iOS 16—What You Need To Know About iPhone Lockdown Mode

Tech Industry

Apple’s soon-to-launch iOS 16 operating system will include a new feature called Lockdown Mode, the iPhone maker has announced. By limiting the functionality of the iPhone, the iOS 16 security feature will offer additional protection to users who may be at risk from targeted cyberattacks featuring spyware.

Apple calls Lockdown Mode “the first major capability of its kind”.

Lockdown Mode is a “ground-breaking capability that reflects our unwavering commitment to protecting users from even the rarest, most sophisticated attacks,” says Ivan Krstić, Apple’s head of security engineering and architecture.

Lockdown Mode isn’t for everyone—as Krstić points out, the vast majority of iPhone users will never be a victim of highly targeted cyberattacks, such as the “zero click” attack using the Pegasus spyware.

Pegasus, which was made by NSO Group to be used against criminals, was found on the phones of people close to Khashoggi, the journalist who was murdered in 2018.


Lockdown Mode: “Extreme security”

Lockdown Mode offers “an extreme, optional level of security,” according to Apple. But while Lockdown Mode hardens device defenses, it also strictly limits certain functionalities—the inevitable trade-off for such strong security.

For example, using Lockdown Mode, most message attachment types other than images are blocked and features such as link previews are disabled. Incoming invitations and service requests, including FaceTime calls, are blocked if the user has not previously sent the initiator a call or request. Wired connections with a computer or accessory are blocked when the iPhone is locked.

Lockdown Mode—good optics for Apple

There’s no doubt that Lockdown Mode offers good optics to demonstrate Apple’s ability to protect against these high-risk attacks that target a small number of people. The last year has made us realize how easily iPhone attacks can happen without people’s knowledge. So-called zero click attacks don’t need any interaction at all from the user, and these can allow spyware onto your phone.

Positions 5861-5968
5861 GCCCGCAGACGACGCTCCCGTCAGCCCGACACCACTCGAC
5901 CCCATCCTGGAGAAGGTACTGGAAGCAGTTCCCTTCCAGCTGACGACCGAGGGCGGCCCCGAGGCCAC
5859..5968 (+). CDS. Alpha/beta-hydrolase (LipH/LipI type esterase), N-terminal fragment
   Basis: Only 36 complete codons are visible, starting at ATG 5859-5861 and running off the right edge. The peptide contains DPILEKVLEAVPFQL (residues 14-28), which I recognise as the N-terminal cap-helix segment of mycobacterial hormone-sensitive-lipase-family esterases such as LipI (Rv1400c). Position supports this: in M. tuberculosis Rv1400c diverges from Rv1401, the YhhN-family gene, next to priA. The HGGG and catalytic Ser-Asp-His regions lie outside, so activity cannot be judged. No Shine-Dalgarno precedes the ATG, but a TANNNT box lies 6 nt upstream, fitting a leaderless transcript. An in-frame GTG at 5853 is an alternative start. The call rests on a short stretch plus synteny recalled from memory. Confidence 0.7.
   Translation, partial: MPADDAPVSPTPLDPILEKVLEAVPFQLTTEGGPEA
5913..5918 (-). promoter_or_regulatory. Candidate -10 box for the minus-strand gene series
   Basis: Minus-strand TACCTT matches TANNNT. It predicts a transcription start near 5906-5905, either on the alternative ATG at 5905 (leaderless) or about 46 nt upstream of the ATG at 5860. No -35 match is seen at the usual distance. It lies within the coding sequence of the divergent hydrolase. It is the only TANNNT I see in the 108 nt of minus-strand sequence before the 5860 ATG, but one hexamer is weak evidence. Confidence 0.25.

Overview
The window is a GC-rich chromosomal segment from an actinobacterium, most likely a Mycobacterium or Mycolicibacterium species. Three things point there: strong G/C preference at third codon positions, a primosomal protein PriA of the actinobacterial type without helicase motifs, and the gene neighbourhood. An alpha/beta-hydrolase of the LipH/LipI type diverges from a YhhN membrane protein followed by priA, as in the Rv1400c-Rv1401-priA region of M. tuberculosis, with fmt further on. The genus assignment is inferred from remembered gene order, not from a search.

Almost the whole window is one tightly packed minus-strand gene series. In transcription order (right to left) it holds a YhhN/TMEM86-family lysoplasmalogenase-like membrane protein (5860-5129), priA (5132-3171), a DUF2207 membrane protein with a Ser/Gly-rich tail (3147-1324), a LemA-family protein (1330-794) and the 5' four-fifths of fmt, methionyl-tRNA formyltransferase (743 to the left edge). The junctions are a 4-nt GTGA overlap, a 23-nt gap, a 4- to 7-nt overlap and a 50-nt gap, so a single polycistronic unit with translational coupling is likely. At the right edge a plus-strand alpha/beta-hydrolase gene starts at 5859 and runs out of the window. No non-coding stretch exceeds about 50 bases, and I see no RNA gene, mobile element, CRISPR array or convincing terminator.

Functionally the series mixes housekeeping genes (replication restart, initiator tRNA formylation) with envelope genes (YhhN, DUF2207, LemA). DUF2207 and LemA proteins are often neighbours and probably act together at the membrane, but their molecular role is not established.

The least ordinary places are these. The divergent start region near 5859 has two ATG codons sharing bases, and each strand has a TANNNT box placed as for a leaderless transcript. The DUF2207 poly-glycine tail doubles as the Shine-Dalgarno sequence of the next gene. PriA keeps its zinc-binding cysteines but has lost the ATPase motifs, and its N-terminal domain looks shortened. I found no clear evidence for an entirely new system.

Lockdown Mode may be the first protection of its kind, but additional security safeguards for high-risk users are also offered by Google in its Advanced Protection Program, which for example, requires a security key for authentication.

But Lockdown Mode is far more extreme—it seriously limits many of your iPhone’s core features. “People also need to be aware of the cost-benefit relationship here,” says Forbes contributor Davey Winder.

He points out that most people will not be attacked by the sort of advanced spyware that the iOS 16 security feature is designed to stop. “If you do activate Lockdown Mode, it’s not a magic bullet but it will disable most message attachments; most websites will run more slowly as it will disable Just In Time JavaScript, which is used to speed up sites. So it’s one of those things that looks good, sounds good, but I don’t think most people are going to need it.”

Forbes’ Zak Doffman thinks Apple’s Lockdown Mode is “an instinctive knee-jerk reaction to all of the exposures they’ve seen over the last year.”

Taking this into account, he suggests Lockdown Mode will be version one of Apple’s extra security protection. “There is no point launching Lockdown Mode if it hobbles your iPhone so much it becomes unusable. People just won’t use it.”

So should you use Lockdown Mode? If you are a regular iPhone user, there’s really no need to. However, if you are at risk of attack­—such as a journalist or dissident—it’s worth taking advantage of.


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